A badger cull has not been ruled out in Cumbria in the fight to tackle a devastating cattle disease outbreak.
A Government agency says culling of badgers in a 250km area from the south of Shap to junction 40 of the M6 at Penrith was an “option”.
“It is something we are working closely with farmers on. It depends on the extent of the disease and anything we would do would be proportionate to that.
“It is not something we could rule out,” said a spokesman for the Animal and Plant Health Agency (APHA).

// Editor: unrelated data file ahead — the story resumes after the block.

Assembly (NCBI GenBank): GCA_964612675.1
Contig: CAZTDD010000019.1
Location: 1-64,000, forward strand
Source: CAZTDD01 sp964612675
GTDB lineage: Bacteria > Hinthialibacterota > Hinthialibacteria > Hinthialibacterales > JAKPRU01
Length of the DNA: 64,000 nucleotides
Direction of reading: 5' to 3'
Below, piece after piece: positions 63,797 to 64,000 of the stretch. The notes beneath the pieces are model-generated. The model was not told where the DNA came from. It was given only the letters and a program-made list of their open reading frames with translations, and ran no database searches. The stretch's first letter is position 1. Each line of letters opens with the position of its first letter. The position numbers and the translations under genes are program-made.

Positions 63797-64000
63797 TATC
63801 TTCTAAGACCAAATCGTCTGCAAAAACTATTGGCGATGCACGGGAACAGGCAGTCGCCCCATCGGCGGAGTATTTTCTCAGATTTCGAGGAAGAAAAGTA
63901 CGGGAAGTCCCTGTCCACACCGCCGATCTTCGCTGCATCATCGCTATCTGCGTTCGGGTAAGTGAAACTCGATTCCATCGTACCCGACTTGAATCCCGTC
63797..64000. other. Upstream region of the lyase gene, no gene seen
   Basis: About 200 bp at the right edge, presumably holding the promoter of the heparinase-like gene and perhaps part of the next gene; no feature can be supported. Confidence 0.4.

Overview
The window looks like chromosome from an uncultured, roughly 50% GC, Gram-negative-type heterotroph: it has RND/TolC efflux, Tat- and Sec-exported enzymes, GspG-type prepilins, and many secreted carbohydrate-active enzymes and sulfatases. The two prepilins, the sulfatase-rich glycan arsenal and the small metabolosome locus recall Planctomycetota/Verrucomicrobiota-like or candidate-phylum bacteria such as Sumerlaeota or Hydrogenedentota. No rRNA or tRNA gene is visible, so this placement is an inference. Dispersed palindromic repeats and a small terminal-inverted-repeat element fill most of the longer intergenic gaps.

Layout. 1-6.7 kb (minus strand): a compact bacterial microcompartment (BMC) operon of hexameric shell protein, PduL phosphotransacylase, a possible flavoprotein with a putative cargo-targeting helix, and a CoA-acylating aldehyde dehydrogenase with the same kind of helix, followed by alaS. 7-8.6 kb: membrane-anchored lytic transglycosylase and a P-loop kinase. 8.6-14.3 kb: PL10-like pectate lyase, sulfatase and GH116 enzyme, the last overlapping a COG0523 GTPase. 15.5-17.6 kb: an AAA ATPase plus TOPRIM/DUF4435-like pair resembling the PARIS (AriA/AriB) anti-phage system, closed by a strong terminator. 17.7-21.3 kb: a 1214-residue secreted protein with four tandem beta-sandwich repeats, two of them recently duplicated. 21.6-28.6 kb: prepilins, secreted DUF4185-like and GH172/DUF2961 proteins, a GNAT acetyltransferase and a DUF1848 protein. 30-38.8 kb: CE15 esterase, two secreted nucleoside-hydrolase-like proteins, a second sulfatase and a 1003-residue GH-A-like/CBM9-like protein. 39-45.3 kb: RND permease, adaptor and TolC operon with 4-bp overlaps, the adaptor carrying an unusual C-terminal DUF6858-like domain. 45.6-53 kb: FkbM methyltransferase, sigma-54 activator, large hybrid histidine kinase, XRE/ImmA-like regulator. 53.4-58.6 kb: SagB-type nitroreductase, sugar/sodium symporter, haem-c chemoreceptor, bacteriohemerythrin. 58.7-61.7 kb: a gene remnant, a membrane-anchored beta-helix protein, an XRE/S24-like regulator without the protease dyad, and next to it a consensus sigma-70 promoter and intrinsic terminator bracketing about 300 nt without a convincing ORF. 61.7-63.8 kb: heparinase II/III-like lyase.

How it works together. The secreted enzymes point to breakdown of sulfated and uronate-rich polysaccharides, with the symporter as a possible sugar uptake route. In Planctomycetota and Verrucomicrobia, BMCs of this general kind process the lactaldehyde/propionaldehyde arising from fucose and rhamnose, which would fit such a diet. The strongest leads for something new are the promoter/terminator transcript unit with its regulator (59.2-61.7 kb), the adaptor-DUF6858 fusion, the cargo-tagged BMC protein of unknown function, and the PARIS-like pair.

The agency is looking at a number of measures after deadly bovine TB was discovered in badgers in Cumbria for the first time.
APHA has been investigating outbreaks of the disease among cattle on 16 farms in the affected area for the past two years.
This has led to more than 100 cattle being slaughtered after testing positive for bovine TB.
This has come as a shock to the farming community and wildlife campaigners as, up until now, no evidence of the disease has been discovered in local wildlife.
In the south-west of England government-sanctioned culls of badgers have taken place in a bid to halt the spread of the disease. Investigations into the source of the outbreaks in Cumbria and how much the disease has spread are ongoing.